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10 Conclusions About Winter Bass Fishing

1. Winter bass are highly influenced by fishing pressure.
My best winter bass fishing has been in low pressured waters, such as Stevens Creek, Lexington, and Almaden Reservoir. The highly pressured Calero Reservoir is typically a much tougher winter lake. But what makes me believe this statement even more is that I rarely have spots that stay good for a long while. I have run across several great spots that get fished out by me alone in a matter of days. And they never recover.

2. Winter bass will not move far to hit a lure.
I think one of the biggest keys to winter bass fishing is to make multiple casts to your targets. I can't count the number of times when I've made 3-4 casts to a small area from one angle, then made another cast from a different angle and caught a nice fish. I don't know if the first casts missed the fish by a foot or two, or if the fish finally got aggravated by the last cast, but in any case making multiple casts to the same spot is always worth it in winter. One of my most successful summertime techniques, dragging a jig or split shot rig behind a float tube, has not produced for me at all in the winter. Even though it puts the right bait at the right depth and moves it at a snails pace, this technique doesn't work any area well enough to produce. You're better off making 10 casts to one piece of prime structure than dragging jig once across a quarter mile of shoreline.

3. Winter bass will hit reaction baits.
Bass will definitely hit reaction baits in the winter. Spinnerbaits are one of my number one baits when the water's around 50F. I've also done will with rattle baits in January, fished along the bottom at a moderate pace. It is important to make a lot of casts with them as I mentioned above. Even if the bass can see and feel a spinnerbait from 3 feet away doesn't mean it's going to make the trip.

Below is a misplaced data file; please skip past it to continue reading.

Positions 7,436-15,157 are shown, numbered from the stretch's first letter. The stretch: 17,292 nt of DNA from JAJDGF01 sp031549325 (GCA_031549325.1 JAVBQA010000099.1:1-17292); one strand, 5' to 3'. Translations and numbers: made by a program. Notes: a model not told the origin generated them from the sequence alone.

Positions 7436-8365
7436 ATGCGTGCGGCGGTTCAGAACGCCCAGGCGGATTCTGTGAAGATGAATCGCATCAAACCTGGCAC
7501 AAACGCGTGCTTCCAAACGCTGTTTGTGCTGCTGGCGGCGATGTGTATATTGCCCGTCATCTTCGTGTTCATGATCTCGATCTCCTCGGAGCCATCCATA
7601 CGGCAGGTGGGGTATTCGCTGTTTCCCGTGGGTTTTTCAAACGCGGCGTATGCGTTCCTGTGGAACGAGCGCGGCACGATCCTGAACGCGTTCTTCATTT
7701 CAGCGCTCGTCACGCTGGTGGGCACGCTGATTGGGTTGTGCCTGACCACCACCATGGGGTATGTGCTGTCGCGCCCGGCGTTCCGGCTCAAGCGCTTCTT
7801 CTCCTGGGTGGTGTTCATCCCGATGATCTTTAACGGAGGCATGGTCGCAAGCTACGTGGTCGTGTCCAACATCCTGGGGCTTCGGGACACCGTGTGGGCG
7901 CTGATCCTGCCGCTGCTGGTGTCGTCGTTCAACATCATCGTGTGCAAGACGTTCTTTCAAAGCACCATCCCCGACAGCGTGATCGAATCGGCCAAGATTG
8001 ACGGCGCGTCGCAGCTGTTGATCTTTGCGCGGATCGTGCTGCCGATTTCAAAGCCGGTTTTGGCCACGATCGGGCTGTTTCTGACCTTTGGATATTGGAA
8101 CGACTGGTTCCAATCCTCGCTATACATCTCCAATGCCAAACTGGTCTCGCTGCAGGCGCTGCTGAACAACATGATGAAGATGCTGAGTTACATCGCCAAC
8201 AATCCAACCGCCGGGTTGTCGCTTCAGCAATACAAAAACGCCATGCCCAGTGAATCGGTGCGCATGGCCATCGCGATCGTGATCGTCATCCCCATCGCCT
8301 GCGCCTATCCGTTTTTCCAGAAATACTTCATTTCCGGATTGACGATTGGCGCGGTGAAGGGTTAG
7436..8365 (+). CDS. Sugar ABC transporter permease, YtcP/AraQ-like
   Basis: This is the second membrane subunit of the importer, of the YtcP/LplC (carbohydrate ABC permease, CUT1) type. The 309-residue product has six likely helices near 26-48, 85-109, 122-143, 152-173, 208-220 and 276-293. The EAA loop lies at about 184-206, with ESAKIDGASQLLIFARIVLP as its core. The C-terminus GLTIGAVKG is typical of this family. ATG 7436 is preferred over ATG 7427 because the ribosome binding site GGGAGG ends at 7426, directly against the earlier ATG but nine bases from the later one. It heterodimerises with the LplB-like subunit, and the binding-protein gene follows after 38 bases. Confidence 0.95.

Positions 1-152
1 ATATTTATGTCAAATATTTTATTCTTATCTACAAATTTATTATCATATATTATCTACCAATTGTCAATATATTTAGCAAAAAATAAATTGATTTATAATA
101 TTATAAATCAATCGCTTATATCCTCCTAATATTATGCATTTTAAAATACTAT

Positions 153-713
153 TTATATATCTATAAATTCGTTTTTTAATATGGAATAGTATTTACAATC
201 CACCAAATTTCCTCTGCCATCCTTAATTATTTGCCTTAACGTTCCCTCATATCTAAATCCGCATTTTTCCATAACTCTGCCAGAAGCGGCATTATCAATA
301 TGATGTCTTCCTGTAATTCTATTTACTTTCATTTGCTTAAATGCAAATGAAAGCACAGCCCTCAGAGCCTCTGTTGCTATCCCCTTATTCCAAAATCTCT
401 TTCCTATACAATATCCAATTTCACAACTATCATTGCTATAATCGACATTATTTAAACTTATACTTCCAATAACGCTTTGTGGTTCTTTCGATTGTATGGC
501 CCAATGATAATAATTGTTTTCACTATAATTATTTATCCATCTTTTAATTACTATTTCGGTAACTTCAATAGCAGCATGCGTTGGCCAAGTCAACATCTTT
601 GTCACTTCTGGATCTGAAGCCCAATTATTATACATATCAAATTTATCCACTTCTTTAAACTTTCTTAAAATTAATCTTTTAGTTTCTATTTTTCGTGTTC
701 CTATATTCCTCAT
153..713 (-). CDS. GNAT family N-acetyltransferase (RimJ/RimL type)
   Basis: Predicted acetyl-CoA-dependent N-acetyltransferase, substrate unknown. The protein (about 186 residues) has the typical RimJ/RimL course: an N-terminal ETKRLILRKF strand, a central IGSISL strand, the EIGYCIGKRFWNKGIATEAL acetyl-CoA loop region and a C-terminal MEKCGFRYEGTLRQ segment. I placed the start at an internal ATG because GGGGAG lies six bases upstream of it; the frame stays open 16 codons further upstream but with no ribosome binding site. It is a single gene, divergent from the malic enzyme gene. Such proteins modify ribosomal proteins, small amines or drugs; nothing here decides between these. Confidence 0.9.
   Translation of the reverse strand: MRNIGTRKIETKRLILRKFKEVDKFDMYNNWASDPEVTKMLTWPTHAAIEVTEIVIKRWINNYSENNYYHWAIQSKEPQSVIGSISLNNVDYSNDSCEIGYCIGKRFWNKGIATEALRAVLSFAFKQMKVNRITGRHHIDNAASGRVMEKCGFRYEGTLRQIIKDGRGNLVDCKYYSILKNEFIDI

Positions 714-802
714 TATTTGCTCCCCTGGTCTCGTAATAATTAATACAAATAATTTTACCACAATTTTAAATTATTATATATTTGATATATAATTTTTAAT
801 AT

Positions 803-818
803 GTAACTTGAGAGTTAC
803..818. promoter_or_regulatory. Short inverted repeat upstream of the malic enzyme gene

4. Large bass are less influenced by weather systems than small bass.
I know, it doesn't make any sense. But from my experience I've seen no difference in large bass activity no matter what the weather conditions. Small bass on the other hand have shown a strong preference to warm stable days.

5. Fishing can be terrific in drawn down reservoirs.
The big problem with winter bass fishing is that only a small percentage of the bass are active at any point of time. But if you drop a lakes water level and concentrate the fish your chances of putting your bait in front of an active one is greatly improved. By concentrating on reservoirs between 10 and 20 percent of normal spring water volume I've greatly improved my winter success this year. What's more, drawn down reservoirs get much less pressure than full ones. The launch ramps become unusable, and hand launching becomes a lot of work in the soft mud that typically makes up the bottom of the lake. And few people have much confidence in these mud holes anyway. This gives you the whole lake to yourself most days. Nothing gives me confidence like knowing I'm the first one to cast to a piece of structure in the last week.

6. Winter bass like steep banks best.
And they like isolated steep banks even better. Even a moderately sloping bank in large expanses of shallow flats can be a fantastic spot. Big long rock walls can be ok, but I've never seen a great one in winter. Another pattern I've seen is that winter bass seem to like cuts more than points, even if there's no water flowing.

7. The most consistent depth range for winter bass is 10-20 feet.
But they will move shallower or deeper for excellent structure. Especially...

8. Bass will move into flooded cover as soon as it is covered.
Especially big fish. Last year at Stevens Creek I caught several nice fish flipping a 10 inch power worm with a 1/2 oz bullet sinker into super thick cover that had just been covered by recent rains. All the bites I got were in less than 2 feet of water. Also watch for pockets of floating debris, fish will move right up under the floating trash in really shallow water.

9. Jigs are the ultimate winter bait.
Any kind of jig is my best all around bait. Two jigs I especially like is a 3/8 oz brown round rubber jig with a green pumpkin Baby Brush Hog as a trailer, and a 1/8-1/4 oz brown fine (frog) hair jig with a olive green Bo-hawg Jr pork trailer. For a search bait I like a 1/2 oz Little Big Man spinnerbait by VPR Pro in chartreuse/blue/white. And for the flipping I mentioned above I'll use a 10 inch red shad Power Worm, black 1/2 oz bullet weight, and 4/0 Mustad Mega-Bite hook. Fifteen pound test green Big Game for everything but the power worm which gets 20 pound.

10. There's nothing like time on the water in the winter.
More than any time else, if you fish long enough in the winter, sooner or later you're going to catch some really big fish.

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